By Tim Byles and Mike Bennett
First published in The MJ on 24 Feb 2021
While not much is certain in this world, we can be sure that the future financing of local government will not resemble the land of plenty. As evidenced by the Spending Review, Government is reluctant to plan ahead for any sensible length of time, and nothing in the state of central/local atmospherics suggest that significant constitutional improvements are on the horizon. This is not where we want to be; this is where we are. This stark reality means that councils will need to rely on their intrinsic sense of innovation, redoubtable resilience and dependable values to face up to the unprecedented complexity of public policy problems which are plain to see.
While some have compared navigating these problems to a modern-day version of Scylla and Charybdis we, like Odysseus, think that councils can ‘baffle death’ by avoiding the abominable tentacles of financial failure and resist the siren calls to break themselves on the rocky headland of unmet public need.
In our work in and with councils, we are seeing how committed and creative chief executives and their colleagues are reimagining their finances and their approach to place, by focusing on public assets which are often under-appreciated, under used and under-valued.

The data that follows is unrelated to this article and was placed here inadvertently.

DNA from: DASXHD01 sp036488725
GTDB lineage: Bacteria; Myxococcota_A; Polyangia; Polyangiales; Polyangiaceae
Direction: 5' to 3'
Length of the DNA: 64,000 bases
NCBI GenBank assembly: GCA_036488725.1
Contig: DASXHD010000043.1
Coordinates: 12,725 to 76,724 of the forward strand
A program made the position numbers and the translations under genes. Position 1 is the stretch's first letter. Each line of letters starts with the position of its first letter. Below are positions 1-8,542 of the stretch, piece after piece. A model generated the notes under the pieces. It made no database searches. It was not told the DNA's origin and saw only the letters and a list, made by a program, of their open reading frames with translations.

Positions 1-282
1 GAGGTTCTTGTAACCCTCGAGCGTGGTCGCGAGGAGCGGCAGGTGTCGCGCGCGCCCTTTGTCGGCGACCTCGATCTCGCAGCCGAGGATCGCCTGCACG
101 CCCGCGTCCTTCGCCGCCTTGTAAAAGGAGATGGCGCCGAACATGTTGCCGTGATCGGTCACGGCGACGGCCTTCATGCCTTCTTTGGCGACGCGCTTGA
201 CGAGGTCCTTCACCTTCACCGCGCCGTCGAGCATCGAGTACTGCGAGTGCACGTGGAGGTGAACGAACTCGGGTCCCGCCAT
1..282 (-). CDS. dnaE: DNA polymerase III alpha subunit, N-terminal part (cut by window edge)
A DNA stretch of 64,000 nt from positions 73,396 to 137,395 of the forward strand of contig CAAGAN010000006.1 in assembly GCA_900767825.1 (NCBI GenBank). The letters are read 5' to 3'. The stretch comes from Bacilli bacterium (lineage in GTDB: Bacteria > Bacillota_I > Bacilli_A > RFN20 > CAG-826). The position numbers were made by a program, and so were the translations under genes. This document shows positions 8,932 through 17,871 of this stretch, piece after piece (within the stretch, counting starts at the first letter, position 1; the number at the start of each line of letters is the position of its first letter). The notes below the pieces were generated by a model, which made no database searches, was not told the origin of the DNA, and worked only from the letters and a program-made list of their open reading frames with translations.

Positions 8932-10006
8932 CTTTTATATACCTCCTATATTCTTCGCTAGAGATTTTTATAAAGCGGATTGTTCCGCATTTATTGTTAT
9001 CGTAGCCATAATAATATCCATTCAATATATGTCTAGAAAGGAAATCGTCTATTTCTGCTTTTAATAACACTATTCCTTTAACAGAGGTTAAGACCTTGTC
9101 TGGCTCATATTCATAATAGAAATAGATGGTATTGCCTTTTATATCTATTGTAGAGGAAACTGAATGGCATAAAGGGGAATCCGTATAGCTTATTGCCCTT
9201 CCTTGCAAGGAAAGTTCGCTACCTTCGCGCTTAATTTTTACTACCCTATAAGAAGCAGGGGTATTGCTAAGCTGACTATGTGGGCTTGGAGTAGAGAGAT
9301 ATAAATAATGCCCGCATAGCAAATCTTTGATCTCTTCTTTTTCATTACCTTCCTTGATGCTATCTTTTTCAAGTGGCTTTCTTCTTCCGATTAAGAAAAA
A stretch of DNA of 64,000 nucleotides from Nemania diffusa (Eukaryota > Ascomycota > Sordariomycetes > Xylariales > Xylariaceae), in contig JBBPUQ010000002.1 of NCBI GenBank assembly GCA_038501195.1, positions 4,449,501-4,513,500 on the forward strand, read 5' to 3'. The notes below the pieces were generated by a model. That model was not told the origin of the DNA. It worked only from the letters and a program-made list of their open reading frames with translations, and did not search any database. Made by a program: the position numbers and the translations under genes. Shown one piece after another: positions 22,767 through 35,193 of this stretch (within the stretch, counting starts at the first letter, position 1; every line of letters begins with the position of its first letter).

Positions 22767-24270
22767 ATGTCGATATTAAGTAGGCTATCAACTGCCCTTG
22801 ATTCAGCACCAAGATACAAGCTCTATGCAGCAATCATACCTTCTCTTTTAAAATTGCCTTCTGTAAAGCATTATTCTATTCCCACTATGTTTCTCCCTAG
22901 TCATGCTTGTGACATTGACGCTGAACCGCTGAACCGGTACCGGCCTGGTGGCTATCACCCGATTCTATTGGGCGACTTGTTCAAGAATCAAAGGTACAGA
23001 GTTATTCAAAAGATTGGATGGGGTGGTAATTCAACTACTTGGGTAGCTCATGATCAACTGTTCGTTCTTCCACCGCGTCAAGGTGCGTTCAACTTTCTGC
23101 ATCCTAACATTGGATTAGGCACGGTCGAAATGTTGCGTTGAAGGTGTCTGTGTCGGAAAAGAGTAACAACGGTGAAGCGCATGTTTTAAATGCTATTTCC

For more than ten years we have been supporting councils to operate more strategically and release the value inherent in their assets. It is especially important that councils take a combined approach to soft and hard infrastructure. Hard infrastructure is the physical assets and tangible facilities owned by the council. Soft infrastructure is the people, culture and narrative in an organisation that animates the hard assets to meet challenges. Bringing these two dimensions together is the most effective way for councils to release value from their assets and put them to better use in the interests of residents and service users.
Looking forward, in our experience there is a great opportunity for councils to do a lot more of the following to navigate the narrow path to success:
Effective local economic, social and environmental development post-Covid: This will often mean re-imagining town centres in the COVID era through bold leadership that brings together communities to revive and restructure local places where residents and businesses can meet, shop, experience and learn. Councils we are working with are reconsidering the location of their civic centre HQs, looking to re-anchor their presence and identity in town centres and high streets with local commercial and community centres in need of footfall. This requires both soft infrastructure of partnership working and place narrative, as well as tangible changes to hard asset use.